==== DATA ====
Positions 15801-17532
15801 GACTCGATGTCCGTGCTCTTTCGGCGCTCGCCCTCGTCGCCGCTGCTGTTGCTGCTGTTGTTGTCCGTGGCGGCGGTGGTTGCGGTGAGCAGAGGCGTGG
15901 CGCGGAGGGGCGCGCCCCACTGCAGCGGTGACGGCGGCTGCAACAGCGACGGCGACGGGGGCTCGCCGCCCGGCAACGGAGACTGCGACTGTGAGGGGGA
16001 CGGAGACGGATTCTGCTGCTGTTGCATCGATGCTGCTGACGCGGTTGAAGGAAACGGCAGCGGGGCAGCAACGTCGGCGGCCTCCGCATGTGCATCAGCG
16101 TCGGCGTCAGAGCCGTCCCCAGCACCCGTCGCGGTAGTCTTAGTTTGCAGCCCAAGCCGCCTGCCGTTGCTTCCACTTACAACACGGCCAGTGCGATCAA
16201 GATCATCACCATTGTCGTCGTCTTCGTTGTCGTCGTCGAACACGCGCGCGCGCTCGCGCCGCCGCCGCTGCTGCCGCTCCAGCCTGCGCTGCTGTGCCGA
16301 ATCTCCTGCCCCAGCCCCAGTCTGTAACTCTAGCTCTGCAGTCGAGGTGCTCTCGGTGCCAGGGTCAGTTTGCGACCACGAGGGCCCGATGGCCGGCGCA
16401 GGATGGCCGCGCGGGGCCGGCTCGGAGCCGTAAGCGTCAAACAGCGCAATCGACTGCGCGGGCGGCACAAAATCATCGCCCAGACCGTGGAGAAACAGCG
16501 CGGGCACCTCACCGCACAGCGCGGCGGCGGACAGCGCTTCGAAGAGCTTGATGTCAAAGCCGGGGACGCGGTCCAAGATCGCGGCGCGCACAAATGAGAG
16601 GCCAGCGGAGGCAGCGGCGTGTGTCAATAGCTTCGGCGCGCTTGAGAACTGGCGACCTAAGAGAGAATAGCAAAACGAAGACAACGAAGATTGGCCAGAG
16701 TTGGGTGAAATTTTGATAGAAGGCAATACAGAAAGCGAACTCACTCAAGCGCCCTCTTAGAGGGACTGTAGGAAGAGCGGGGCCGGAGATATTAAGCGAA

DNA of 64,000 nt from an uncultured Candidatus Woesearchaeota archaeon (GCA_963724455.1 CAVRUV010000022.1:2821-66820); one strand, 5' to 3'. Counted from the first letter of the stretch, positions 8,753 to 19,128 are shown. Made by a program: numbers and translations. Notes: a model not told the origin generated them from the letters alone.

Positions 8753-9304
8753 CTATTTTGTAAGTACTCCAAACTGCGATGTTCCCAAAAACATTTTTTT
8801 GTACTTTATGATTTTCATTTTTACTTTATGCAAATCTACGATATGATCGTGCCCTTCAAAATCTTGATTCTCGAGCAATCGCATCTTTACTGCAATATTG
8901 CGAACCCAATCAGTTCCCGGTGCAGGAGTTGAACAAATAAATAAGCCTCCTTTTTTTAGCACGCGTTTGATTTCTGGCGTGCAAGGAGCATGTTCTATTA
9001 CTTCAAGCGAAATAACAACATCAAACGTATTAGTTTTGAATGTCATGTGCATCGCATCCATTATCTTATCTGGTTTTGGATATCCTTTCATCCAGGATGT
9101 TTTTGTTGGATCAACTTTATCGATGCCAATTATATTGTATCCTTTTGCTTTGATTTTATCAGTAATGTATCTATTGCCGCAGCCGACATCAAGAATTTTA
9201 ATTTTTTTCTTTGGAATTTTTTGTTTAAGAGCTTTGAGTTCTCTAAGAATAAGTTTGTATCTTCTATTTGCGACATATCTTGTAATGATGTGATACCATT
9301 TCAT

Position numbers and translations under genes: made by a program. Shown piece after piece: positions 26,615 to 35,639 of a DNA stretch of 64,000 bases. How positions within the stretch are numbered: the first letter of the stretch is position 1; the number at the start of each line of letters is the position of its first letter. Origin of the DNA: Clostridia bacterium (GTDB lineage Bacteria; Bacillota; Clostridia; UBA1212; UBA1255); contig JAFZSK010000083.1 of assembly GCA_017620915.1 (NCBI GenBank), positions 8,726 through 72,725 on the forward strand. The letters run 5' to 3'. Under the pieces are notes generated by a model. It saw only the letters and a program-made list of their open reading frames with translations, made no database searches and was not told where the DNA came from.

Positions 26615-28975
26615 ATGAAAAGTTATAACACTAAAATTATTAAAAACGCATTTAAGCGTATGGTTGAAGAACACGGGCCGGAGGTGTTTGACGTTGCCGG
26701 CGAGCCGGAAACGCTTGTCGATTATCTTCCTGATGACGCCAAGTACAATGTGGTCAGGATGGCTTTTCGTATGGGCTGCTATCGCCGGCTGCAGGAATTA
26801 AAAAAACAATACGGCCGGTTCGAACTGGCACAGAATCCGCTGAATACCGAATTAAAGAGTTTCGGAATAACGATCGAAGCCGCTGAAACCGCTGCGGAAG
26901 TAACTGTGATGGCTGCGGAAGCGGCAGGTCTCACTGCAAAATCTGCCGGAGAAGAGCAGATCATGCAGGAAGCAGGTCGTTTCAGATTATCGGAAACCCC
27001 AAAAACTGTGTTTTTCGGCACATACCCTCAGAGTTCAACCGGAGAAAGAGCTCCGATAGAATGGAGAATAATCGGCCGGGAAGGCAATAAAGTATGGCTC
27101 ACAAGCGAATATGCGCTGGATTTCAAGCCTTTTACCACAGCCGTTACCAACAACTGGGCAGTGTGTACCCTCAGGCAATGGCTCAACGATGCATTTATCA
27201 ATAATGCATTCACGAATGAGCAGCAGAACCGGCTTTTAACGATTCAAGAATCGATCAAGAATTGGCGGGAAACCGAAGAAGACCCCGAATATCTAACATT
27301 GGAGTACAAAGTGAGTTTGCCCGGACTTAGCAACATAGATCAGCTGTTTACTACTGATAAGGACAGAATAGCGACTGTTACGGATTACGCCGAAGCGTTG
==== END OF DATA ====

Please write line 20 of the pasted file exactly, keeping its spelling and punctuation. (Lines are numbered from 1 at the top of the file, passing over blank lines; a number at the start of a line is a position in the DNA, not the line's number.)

9301 TCAT